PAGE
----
We read with great interest the paper by Liu et al. in April’s issue of Geotechnique (see here). The paper examines the determination of representative strength of deep cement-mixed clay from cores extracted from improved ground. We’re in the process of writing up a couple of case studies based around the same topic and we decided to share some of our findings in advance. Straightaway, we’re in agreement that the criterion for examining strength should be the mean strength with consideration of standard deviation. We’ll have to examine the particular proposal put forward by Liu et al. in more detail but, intuitively, we see this as appropriate. Here’s why.
Basic material science tells us that the Normal Distribution (bell curve) for engineered materials like steel and concrete is well-defined and generally quite narrow. Our codes of practice are normally concerned with the 95th percentile or higher. Soil mechanics on the other hand tells us that for natural materials subject to the vagaries of depositional processes, geological time and external influencing factors, such as glaciation or erosion, are inherently variable i.e., the bell curve for any given soil parameter is going to be wide – very wide compared to an engineered material. In ground improvement, we’re concerned with narrowing the bell curve. On the assumption that the innate structure of the soil is more-or-less destroyed by the mixing process, let’s take for example soil density. In an improved ground, we might anticipate a correlation between soil density and increased cube strength, right? Well, what we’ve found over a decent sample size is that the correlation, at best, is weak. In fact, we could say that, for the density of soils that we might expect to be improving, there really isn’t much of a correlation at all.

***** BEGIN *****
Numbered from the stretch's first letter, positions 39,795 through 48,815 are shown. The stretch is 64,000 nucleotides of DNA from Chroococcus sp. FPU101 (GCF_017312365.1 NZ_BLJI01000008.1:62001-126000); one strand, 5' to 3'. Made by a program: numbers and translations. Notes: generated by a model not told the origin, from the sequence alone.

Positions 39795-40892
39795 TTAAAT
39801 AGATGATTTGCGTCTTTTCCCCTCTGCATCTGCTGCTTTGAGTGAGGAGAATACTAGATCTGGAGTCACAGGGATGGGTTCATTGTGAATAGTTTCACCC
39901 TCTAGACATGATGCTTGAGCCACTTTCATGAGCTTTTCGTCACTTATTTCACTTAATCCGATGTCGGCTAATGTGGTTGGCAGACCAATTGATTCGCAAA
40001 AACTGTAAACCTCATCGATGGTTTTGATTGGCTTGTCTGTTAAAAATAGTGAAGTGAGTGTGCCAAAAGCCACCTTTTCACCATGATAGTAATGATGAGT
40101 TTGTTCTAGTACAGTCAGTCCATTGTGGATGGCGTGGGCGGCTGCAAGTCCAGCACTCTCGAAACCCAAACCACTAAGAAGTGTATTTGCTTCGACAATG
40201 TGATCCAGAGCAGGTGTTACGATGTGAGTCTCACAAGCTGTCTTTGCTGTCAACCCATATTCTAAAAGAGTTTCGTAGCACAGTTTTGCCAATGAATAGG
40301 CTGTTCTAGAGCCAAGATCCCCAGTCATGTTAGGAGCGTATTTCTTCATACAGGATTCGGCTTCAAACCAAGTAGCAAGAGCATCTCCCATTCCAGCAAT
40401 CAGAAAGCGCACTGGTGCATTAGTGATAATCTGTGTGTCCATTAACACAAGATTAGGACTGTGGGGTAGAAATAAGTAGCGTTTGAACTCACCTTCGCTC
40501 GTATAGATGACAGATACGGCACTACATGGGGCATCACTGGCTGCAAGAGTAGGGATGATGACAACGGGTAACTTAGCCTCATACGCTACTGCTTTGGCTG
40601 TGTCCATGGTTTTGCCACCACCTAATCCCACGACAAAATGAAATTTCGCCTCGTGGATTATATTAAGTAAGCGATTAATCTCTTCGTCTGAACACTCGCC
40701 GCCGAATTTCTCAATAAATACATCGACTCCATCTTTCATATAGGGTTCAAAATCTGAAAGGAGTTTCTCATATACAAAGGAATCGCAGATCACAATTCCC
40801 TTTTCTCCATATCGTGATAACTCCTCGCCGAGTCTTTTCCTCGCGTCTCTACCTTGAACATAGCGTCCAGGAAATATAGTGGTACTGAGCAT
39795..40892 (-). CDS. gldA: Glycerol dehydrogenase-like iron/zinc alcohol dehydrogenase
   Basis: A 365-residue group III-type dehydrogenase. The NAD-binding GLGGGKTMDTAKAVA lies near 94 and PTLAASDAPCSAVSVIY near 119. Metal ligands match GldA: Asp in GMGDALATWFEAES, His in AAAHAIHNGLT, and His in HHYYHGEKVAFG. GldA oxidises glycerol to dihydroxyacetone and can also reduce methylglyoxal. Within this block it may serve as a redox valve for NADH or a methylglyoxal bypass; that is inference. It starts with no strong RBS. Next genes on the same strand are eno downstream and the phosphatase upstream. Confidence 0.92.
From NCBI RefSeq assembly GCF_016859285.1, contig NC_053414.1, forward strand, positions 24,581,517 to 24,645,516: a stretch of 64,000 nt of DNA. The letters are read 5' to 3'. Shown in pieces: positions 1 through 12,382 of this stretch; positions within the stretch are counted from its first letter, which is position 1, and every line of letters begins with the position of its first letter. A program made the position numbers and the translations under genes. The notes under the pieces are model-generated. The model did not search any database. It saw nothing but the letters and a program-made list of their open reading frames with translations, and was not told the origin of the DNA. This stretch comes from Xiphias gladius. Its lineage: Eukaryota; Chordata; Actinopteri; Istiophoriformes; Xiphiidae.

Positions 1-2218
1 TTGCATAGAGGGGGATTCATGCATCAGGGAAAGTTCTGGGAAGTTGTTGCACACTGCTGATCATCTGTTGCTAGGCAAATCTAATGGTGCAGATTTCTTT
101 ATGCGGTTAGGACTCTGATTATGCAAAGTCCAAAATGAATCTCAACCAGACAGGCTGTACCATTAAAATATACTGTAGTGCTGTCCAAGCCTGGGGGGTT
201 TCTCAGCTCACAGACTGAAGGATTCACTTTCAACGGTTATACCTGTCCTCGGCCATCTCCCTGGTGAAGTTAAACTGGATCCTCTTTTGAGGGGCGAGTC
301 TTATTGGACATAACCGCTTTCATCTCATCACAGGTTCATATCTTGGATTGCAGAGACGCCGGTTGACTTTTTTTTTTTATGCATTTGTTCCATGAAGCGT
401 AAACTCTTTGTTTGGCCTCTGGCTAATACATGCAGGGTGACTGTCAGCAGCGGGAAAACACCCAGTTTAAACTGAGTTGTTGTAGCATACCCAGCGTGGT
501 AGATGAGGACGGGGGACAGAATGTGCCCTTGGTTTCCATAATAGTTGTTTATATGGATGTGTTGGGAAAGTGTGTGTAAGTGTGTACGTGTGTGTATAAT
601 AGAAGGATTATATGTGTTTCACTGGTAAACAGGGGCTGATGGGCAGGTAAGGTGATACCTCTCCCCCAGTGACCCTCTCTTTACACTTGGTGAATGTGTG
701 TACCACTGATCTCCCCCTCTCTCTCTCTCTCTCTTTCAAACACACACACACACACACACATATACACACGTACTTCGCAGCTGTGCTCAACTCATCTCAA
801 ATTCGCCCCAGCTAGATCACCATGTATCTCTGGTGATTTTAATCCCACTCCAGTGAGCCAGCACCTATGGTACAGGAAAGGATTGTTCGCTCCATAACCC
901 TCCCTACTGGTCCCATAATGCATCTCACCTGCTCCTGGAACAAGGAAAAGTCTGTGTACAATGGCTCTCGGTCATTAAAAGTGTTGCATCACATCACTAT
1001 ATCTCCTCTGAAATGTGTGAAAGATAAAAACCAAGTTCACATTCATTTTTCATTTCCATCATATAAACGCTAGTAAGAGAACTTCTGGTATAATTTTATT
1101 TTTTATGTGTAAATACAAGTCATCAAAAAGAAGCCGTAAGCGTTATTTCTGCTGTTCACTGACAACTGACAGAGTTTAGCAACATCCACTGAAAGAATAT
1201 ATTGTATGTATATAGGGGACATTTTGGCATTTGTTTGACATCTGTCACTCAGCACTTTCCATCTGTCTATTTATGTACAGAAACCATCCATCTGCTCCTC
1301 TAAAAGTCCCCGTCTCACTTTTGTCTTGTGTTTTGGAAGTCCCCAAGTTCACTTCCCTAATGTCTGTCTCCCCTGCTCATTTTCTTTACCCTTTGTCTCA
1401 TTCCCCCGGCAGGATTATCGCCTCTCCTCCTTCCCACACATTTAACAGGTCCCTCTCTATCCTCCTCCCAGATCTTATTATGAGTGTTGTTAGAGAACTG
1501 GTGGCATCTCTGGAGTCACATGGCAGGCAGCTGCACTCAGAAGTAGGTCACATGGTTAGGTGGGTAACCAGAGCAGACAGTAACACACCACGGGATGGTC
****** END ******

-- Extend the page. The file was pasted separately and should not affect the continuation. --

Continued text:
Equally in examining the strength results statistically, we can observe a wide degree of scatter or deviation from the mean. There is however, a strongly perceptible mean result and, we’ve observed that the deviation from the mean narrows with time as the cement hydrates.
Therefore, we would concur with the central hypothesis of the paper and, given strength is the central design parameter, we might also argue that cement-mixed soil shouldn’t be over-designed. We’ve consistently noticed that target strengths of 1MPa will hit 1.1-1.2MPa at 48 days, i.e. the rate of strength increase carries on well after 28 days and why shouldn’t we factor this into designs and prescribed 48 or 56 day tests to verify?
Kudos to Liu et al. for this very useful paper which marries real data with a solid mathematical approach. We look forward to comparing our own UK-based data to their results from Singapore in more detail soon.
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